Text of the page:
For more details read my article on Watering Palm Trees.

Fertilizing Palm Tree

Palm Trees also require periodic fertilizer applications. It’s better to use fertilizer that has continuous release formula that feeds your palm tree for few months rather than using a cheap fertilizer that will wash away after 2-3 rains.

One of the products that I personally love is Jobe’s Palm Fertilizer. This product is great, because it promotes root development and the long-term vitality of all types of palms. It won’t burn the roots and has all the nutrients your palm trees need. More info about Palm Tree Fertilization.

Newly planted palms should not be fertilized until after they put out a new spear, I would say about 2 month after planting. Be sure to fertilize only during the growing season.

I’ve just found a very good book for beginners, that has step-by-step planting and care instructions, all nicely illustrated – All About Palms. It has around 200 different species with a lot of beautiful photos. This book is perfect for an average homeowner who loves palm trees.

Please let me know if you have any questions or comments by using a comment box below. I always love to hear from you. Have a wonderful day :)

~Susan Brian

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  1. Susan Stagg says

    Mature palms. Expanding pool. Palms will have more earth beside them. Will that hurt them? How high can the soil be above the roots for a Royal Palm?

  2. Gary dobbs says

    Thanks for the advice. Great article and very informative. I have just planted a 5 ft windmill Palm 2 days ago and I wish I had seen this article first. I did everything ok for the most part. Dug the appropriate side hole, cut the pot away from the Palm so not to disturb the roots. I prepped the hole with a organic soil and cactus mix along with some sand. The Palm was placed right away gently in the hole to minimize the light exposure on the roots. I filled it in with the same mix keeping it at the same depth that the pot was. The problem is I did it in full sun. Even though the roots were not exposed anymore than about 45 seconds it is in transplant shock and it does not like the sun. It’s lower fronds are getting brown tips which I’m sure is just the transplant shock but I covered it with a homemade burlap roof to block some of the sun. I’ll keep it on for a couple of weeks gradually increasing its exposure. I planted 3 small windmill palms in full sun back in the spring and they are dark green and growing so I’m hoping this is only temporary until it a acclimated. It is a beautiful tree though. Thanks for the article.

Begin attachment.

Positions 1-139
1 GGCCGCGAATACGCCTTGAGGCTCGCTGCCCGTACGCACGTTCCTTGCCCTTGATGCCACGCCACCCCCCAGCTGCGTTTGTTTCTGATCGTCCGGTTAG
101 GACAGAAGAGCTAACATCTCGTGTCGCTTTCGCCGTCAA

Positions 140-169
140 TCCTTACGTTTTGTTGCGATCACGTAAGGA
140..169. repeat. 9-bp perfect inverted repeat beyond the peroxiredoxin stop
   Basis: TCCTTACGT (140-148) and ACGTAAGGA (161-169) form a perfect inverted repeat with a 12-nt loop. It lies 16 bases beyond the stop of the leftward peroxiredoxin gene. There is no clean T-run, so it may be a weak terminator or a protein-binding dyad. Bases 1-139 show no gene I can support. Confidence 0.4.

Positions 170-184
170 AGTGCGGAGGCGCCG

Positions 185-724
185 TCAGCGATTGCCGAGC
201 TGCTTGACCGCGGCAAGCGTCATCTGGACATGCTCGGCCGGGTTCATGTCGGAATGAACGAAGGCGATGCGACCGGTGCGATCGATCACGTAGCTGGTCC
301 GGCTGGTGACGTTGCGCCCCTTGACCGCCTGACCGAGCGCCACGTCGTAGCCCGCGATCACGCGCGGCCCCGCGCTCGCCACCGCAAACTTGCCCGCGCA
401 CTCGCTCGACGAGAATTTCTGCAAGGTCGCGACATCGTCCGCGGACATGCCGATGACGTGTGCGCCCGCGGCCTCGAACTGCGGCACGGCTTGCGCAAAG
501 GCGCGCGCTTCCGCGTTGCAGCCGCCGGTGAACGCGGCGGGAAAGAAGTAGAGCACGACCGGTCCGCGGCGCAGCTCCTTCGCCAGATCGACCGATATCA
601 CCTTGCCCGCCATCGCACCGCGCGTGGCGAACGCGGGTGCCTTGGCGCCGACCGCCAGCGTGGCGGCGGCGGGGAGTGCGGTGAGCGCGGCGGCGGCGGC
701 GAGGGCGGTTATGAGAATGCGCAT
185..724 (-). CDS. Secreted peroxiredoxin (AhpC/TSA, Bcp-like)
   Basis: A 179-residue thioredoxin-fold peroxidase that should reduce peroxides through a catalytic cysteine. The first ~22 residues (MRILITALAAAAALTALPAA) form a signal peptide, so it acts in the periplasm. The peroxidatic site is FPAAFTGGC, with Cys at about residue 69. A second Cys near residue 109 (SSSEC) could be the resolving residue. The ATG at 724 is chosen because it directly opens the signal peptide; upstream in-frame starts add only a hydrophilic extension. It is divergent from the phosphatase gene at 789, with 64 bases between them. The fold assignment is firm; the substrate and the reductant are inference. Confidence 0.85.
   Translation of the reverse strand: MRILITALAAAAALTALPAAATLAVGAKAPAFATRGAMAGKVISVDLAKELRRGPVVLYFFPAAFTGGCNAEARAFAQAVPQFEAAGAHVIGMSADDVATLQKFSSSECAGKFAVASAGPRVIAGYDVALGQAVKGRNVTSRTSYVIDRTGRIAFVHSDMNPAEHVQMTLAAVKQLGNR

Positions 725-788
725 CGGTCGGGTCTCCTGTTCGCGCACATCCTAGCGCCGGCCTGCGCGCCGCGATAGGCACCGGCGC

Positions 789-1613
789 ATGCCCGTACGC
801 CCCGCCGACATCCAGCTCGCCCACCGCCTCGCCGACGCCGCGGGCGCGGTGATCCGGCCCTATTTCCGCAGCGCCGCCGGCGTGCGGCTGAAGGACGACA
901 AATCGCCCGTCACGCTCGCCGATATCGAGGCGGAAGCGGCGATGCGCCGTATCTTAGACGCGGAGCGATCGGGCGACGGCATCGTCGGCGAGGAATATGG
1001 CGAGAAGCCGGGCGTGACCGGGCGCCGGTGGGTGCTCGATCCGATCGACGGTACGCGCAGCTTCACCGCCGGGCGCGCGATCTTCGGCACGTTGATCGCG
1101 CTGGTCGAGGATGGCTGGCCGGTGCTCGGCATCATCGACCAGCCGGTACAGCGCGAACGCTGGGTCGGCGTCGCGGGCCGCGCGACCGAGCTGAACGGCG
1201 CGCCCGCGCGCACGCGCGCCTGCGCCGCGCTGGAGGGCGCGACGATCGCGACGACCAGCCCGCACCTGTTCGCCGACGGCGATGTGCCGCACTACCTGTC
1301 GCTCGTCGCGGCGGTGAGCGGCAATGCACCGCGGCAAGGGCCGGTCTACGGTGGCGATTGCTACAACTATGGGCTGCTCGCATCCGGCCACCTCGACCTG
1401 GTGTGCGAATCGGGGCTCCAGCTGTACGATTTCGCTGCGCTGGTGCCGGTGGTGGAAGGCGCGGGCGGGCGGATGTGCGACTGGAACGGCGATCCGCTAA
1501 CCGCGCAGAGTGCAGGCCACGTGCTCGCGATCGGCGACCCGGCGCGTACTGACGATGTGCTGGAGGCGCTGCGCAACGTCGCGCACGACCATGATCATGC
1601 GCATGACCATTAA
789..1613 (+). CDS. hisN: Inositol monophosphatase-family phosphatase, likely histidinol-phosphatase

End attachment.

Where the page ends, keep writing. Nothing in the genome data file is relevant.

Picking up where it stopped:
3. jamie says

    My aunt gave me a palm tree after her house foreclosed, I don’t know what kind & she doesn’t either. I don’t know the sun/shade it got at her house & she doesn’t either, go figure? It’s a fan palm & small right now, no idea how big it’s supposed to get. I planted in spot that is kinda shady because I assumed it was shady where she had it, from where we dug it up. Did good for a long while but then turned brown when summer got real hot. I thought not enough sun & not enough water so I just transplanted it to beside the creek in our backyard. Looks almost dying, still brown & fan stalks died & just pulled out of trunk. Trunk seems softer now :/ Suggestions?

  4. janice Bigger says

    I dug up the small seedlings and planted them in 1-2 qt pots. I put rocks on the bottom then peat moss and permliteI have 30 seedlings that have done well since moving to a pot. It is getting ready to turn cool (southern North Carolina) how do I care for the babies? do they need to come inside? these are windmill cold hardy plants. I am looking forward to watching them grow.

  5. Ray mears says

    Can’t understand why the center limbs coming up are dead but the others are green . I planted it a year ago it’s a 7ft wind mill palm and I planted it in full sun as it was used to . I dug a 2ft deep hole and wide then I put tree in hole and put miracle grow potting soil around it then some soil from the hole with mulch around it . Is there something I did wrong if do plz let me know I like to save it . Ty